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Round over edges or cut dadoes first on oak?

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Forum topic by TopamaxSurvivor posted 12-16-2012 10:54 PM 913 views 0 times favorited 9 replies Add to Favorites Watch
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TopamaxSurvivor

15060 posts in 2420 days


12-16-2012 10:54 PM

Topic tags/keywords: round over edges cut dadoes first oak

Since oak is a bit splintery, would you round over the edges of a board first or cut the dadoes, then round over?

-- "some old things are lovely, warm still with life ... of the forgotten men who made them." - D.H. Lawrence


9 replies so far

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Mip

337 posts in 822 days


#1 posted 12-16-2012 11:10 PM

If you’re routing the end grain with the roundover, and the dadoes are with the grain, rout the roundover first. This way you won’t tear out the grain on every dado when you cut them. I made a card holder for my Dad with some fancy routed bead around the board, and I did it this way. Hope this makes sense.

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jim C

1455 posts in 1842 days


#2 posted 12-16-2012 11:14 PM

I agree with Mip

-- When I was a boy, I was told "anyone can be President", now I'm beginning to believe it!

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a1Jim

112806 posts in 2321 days


#3 posted 12-16-2012 11:19 PM

Depends where the dado is Bob. If your concerned about tear out on the end-grain. rout the right hand first doing a climb cut(right to left ) just for a couple inches then go back and rout the rest the proper way left to right .

-- http://artisticwoodstudio.com Custom furniture

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TopamaxSurvivor

15060 posts in 2420 days


#4 posted 12-16-2012 11:59 PM

Thanks guys, Guess I should have explained a bit more. There are dadoes 2 1/2” wide across grain on board 66” long. 2 of the dodos will be on the ends and one in the middle. I am mostly concerned about tear out / splintering on the sides when I do the dadoes, if I round over first; but then I’m just a wanna be WWer ;-))

Thanks for the reminder about climb cutting the end grain.

-- "some old things are lovely, warm still with life ... of the forgotten men who made them." - D.H. Lawrence

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Karson

34911 posts in 3144 days


#5 posted 12-17-2012 12:01 AM

With a bearing bit you have to be careful that the bearing doesn’t fall into the dado slot because that will mess up the round over. With a fence it isn’t quite the same problem.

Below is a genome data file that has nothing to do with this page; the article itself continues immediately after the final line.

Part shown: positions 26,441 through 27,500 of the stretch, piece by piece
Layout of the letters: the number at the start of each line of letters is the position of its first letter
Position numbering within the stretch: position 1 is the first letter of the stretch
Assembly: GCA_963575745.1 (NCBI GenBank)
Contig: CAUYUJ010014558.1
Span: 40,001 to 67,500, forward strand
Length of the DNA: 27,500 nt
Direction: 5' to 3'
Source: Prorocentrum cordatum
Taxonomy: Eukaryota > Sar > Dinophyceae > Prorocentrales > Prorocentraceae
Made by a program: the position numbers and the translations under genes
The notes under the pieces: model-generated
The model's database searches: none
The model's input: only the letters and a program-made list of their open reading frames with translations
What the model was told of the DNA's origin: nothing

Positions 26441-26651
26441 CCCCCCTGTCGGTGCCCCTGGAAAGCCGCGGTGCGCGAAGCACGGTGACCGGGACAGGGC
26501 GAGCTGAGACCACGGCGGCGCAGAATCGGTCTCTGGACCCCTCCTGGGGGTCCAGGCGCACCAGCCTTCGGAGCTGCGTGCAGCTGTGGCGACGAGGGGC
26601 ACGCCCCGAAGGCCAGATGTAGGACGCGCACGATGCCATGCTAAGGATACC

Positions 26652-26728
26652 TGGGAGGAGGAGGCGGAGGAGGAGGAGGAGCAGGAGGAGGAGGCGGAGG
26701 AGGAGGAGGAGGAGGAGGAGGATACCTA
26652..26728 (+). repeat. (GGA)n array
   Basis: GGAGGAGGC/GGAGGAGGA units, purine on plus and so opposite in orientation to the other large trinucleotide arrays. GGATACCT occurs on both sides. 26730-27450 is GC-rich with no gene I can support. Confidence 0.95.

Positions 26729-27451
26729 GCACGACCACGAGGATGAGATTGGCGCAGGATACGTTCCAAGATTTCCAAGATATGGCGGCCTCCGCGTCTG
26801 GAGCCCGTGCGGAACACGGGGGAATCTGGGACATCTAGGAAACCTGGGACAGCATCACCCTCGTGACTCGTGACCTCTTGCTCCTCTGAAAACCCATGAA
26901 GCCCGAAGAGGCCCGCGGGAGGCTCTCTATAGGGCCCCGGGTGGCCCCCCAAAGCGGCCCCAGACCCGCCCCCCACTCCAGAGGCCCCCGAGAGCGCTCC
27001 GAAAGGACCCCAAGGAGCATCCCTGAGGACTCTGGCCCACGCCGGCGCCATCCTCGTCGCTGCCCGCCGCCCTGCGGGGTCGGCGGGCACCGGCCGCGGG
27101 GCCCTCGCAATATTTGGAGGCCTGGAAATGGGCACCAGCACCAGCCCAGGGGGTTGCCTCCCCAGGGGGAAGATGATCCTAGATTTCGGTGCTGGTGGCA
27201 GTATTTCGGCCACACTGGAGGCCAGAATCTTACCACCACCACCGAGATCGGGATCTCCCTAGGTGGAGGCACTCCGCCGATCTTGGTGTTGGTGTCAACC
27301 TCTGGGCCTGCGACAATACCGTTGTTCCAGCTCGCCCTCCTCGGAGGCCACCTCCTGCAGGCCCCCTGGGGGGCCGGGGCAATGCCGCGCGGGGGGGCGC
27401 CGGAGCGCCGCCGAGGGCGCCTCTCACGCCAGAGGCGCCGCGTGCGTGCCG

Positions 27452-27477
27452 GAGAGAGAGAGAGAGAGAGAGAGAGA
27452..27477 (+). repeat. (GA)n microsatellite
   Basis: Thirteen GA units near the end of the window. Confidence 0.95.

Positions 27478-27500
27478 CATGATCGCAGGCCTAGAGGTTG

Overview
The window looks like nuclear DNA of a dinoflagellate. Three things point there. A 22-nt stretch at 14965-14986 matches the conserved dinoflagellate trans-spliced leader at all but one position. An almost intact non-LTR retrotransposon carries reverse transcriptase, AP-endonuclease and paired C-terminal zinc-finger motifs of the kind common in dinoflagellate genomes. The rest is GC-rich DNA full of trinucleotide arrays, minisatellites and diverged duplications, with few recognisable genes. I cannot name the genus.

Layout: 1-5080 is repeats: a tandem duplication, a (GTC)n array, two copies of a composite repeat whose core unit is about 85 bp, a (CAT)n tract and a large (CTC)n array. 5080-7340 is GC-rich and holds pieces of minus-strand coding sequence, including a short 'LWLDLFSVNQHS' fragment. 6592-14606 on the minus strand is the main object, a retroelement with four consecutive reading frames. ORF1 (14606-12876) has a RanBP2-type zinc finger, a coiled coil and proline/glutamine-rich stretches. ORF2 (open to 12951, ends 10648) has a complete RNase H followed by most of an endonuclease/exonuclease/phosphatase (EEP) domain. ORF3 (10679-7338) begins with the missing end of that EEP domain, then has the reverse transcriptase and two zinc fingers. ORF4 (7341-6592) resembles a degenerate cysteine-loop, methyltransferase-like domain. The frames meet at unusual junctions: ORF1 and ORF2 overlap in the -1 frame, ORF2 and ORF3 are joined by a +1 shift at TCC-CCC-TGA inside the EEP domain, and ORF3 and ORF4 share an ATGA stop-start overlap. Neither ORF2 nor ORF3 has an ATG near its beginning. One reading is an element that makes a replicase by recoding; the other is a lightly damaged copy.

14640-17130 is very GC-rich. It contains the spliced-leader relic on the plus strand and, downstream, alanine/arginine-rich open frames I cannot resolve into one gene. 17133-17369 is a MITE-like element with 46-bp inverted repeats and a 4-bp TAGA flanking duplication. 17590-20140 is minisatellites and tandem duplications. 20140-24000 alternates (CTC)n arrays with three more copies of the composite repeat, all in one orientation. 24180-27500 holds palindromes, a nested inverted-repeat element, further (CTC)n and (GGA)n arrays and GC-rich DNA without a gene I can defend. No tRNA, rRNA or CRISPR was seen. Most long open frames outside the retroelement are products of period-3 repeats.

-- I've been blessed with a father who liked to tinker in wood, and a wife who lets me tinker in wood. Southern Delaware karson_morrison@bigfoot.com †

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404 - Not Found

2544 posts in 1713 days


#6 posted 12-17-2012 12:03 AM

You could always clamp a spelch block on to avoid tearout at the ends.

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TopamaxSurvivor

15060 posts in 2420 days


#7 posted 12-17-2012 12:05 AM

I will be using a fence. Thanks for the pointer Karson. Never know when that learning curve mistake would show its ugly face to me ;-)

Good idea Jonathan, I’ll do that.

-- "some old things are lovely, warm still with life ... of the forgotten men who made them." - D.H. Lawrence

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TopamaxSurvivor

15060 posts in 2420 days


#8 posted 12-17-2012 12:07 AM

Not sure what a spelch block is? Sort of like using a filler?

-- "some old things are lovely, warm still with life ... of the forgotten men who made them." - D.H. Lawrence

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bluekingfisher

1101 posts in 1723 days


#9 posted 12-17-2012 03:24 PM

Bob, I agree with with has been said before. in addition I would think about scoring the edge of the proposed dado cut to further reduce the likelihood of tearout.

Make sure too aned have a backer against the edge you will exit from, this again reduced the “blowout”.

Good luck, let us know how you get on.

David

-- No one plans to fail, they just, just fail to plan

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